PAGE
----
Pronunciation Tips: 11 Words You Should Know How to Say

By March 18, 2014 July 29th, 2016 Industry Perspective


Mispronunciations are not only embarrassing, but could be hazardous to your career. Making one such flub in the middle of an important business meeting or client call is akin to an egregious typo, misspelling, or grammar error in written communication. And in reality, these types of mistakes—written or oral—could mean the difference between landing and losing a deal.

For this reason, we have compiled a list of 11 words you should know how to properly pronounce. Read on for a breakdown of the dialectical dos and don’ts of enunciation.

  1. Anyway. You may feel tempted to add an “s” to the end of this word, transforming it into “anyways.” Don’t do this. The word anyway is perfect just the way it is.
  2. Asterisk. In contrast with the previous word, the second “s” in the word “asterisk” is commonly left out. The correct pronunciation incorporates all 8 letters.
  3. Cache. Although from French origin, this word does not end in a fancy flourish. Pronounce it exactly like something you might keep a cache of: cash!
  4. Comptroller. This one is visually deceiving. Although it looks otherwise, “comptroller” is pronounced exactly like the video game necessity: “controller.”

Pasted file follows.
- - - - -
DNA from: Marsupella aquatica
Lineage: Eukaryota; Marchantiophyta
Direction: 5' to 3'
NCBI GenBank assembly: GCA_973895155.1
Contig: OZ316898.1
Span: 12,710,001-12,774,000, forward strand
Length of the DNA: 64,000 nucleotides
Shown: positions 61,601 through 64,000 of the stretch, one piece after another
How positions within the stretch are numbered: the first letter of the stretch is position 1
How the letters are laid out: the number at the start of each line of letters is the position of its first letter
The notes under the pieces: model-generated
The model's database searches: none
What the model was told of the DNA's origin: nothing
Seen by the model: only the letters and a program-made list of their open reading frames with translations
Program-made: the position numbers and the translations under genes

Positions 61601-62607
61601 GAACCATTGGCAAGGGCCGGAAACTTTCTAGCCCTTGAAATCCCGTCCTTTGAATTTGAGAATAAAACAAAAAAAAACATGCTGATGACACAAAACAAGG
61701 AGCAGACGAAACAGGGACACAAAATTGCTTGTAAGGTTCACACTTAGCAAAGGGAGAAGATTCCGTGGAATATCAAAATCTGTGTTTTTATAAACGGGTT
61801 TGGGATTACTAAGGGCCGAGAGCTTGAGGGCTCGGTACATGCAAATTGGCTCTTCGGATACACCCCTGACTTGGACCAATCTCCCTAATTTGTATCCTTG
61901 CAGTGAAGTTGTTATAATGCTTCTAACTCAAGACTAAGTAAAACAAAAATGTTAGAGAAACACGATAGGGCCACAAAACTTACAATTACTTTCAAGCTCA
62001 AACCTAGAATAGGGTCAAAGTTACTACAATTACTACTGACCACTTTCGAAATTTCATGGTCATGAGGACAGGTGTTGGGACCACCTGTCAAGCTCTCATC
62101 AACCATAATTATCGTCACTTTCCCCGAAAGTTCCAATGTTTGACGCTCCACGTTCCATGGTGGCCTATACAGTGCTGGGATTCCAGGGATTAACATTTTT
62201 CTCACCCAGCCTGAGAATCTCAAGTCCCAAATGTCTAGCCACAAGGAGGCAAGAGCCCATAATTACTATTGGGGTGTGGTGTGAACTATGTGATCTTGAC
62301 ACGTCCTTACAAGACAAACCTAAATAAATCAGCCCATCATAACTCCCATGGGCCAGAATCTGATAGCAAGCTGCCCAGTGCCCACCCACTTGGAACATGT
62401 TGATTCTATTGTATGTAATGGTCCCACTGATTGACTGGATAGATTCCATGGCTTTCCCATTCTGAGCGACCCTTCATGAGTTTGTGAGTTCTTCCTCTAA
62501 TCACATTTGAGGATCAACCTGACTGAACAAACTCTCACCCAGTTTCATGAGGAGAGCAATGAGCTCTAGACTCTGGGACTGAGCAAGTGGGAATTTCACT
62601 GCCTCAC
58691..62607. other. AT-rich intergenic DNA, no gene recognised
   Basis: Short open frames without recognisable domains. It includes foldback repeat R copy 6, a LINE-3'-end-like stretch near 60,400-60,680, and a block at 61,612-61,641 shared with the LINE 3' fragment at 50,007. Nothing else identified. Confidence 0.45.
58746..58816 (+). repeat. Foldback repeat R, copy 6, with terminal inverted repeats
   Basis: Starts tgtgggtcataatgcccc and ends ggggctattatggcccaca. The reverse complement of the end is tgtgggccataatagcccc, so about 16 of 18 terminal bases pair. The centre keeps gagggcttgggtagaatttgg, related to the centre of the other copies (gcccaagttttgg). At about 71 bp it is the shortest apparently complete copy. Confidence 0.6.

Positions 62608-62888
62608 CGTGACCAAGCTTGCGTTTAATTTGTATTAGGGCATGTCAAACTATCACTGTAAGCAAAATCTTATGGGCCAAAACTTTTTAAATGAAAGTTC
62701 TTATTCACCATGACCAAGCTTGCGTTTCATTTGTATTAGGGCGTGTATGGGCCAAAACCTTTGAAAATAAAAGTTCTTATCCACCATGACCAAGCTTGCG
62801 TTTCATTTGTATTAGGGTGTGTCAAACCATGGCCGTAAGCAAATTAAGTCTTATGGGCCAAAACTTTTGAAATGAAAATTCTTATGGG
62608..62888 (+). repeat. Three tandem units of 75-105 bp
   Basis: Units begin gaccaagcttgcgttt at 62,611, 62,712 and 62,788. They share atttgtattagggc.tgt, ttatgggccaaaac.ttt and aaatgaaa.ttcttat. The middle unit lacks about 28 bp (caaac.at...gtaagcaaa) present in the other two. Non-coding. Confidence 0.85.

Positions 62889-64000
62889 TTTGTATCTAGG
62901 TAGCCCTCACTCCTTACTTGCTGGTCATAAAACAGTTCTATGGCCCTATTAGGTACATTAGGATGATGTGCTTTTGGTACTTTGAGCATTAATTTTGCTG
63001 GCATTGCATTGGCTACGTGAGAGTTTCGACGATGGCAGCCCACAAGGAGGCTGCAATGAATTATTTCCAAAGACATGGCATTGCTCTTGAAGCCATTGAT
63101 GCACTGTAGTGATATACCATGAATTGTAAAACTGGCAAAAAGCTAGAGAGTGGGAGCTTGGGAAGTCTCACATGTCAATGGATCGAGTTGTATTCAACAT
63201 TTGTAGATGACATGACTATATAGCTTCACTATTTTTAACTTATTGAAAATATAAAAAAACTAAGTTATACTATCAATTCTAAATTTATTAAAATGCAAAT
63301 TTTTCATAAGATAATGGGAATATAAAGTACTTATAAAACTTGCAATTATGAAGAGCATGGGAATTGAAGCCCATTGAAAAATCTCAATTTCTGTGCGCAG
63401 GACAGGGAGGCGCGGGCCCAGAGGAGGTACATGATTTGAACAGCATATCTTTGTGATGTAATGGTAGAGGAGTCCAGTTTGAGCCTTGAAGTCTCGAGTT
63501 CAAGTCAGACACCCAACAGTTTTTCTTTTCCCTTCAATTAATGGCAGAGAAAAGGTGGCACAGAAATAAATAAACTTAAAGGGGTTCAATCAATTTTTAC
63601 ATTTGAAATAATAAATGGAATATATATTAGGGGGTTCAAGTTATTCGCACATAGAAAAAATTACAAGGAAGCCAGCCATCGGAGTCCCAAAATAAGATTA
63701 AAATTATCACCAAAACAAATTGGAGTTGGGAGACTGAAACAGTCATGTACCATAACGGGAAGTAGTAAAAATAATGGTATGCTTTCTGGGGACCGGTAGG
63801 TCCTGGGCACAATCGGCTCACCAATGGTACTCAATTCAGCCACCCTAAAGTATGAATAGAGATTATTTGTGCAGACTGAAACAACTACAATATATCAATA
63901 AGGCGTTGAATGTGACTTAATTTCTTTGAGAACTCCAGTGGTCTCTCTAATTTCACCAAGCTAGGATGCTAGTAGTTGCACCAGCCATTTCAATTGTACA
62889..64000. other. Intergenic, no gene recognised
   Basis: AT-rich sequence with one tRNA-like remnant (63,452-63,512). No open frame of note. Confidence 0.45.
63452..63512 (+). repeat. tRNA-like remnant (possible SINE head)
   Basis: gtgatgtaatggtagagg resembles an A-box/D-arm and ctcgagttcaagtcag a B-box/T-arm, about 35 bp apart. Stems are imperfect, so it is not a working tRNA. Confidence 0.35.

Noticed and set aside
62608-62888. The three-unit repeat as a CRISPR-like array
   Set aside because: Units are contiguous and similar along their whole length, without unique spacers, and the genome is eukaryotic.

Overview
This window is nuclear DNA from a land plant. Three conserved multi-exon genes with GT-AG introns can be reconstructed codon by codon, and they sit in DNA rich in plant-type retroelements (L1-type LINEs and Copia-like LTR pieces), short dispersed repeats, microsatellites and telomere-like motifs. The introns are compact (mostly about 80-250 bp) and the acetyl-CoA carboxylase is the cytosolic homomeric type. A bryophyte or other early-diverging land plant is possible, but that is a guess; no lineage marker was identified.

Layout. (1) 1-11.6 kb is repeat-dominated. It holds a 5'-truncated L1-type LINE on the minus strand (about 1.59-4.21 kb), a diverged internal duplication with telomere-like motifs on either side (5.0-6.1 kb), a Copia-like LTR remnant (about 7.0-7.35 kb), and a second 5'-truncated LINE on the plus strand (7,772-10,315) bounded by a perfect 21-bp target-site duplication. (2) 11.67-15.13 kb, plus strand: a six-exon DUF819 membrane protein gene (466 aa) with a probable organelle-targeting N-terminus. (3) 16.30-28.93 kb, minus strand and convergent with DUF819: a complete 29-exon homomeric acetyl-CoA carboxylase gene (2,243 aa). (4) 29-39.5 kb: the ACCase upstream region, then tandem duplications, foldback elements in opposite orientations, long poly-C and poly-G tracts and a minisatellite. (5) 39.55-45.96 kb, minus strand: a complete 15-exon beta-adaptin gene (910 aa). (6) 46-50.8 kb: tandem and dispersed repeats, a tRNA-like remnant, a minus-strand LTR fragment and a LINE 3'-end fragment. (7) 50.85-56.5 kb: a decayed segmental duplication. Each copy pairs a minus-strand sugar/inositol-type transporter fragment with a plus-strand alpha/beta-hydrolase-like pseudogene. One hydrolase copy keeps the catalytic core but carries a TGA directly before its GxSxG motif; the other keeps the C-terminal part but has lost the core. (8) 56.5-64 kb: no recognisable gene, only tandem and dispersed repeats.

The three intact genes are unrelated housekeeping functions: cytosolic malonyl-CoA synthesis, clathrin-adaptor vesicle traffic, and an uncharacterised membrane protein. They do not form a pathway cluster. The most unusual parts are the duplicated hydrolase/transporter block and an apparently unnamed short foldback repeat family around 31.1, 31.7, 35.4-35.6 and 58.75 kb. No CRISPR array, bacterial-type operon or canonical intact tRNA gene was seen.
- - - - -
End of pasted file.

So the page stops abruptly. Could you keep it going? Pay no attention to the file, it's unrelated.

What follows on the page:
5. Especially. If you pronounce this word with an “x” in place of an “s,” stop it immediately. “Especially” is pronounced just like it is spelled.
  6. February. Assuming that you are like most people, you probably leave out the first “r” when saying this word. But if we’re going by the book, it should be pronounced.
  7. Height. It’s easy to get confused on this one, especially when it is used in conjunction with “width.” Don’t get their endings mixed up. This word ends with a hard “t.” 
  8. Nuclear. Notice how there is no “u” in between the “c” and the “l?” Lets keep it that way! The word is “nuclear,” not “nucular.”
  9. Regardless. Avoid adding the prefix “ir-” to this word at all costs, the suffix “-less” already denotes the meaning “without regard” so it is unnecessary!
  10. Supposedly. Be careful not to get your “b”s and “d”s mixed up when pronouncing this one. The word is “supposedly,” not “supposably.”
  11. Verbiage. Even though it sounds a little funky, the “i” in this word is not silent. All three syllables should be pronounced.

Now that you’re a professional in the field of pronunciation, take your education to the next level by reading up on the not so strict rules of grammar. Make sure to tell us about your pronunciation fixation below!


About Grace Williams

As a vice president with a background in innovative content creation, Grace oversees the planning and implementation of creative media relations strategy on B2B client accounts. Through strategic relationship building and targeted outreach, Grace has led her team to secure consistent coverage for SaaS clients in both trade publications and top tier media outlets. The proud owner of a SoBro bungalow, Grace can usually be found at Lowes, gearing up for her next project (or at Starbucks, fueling up with caffeine instead).

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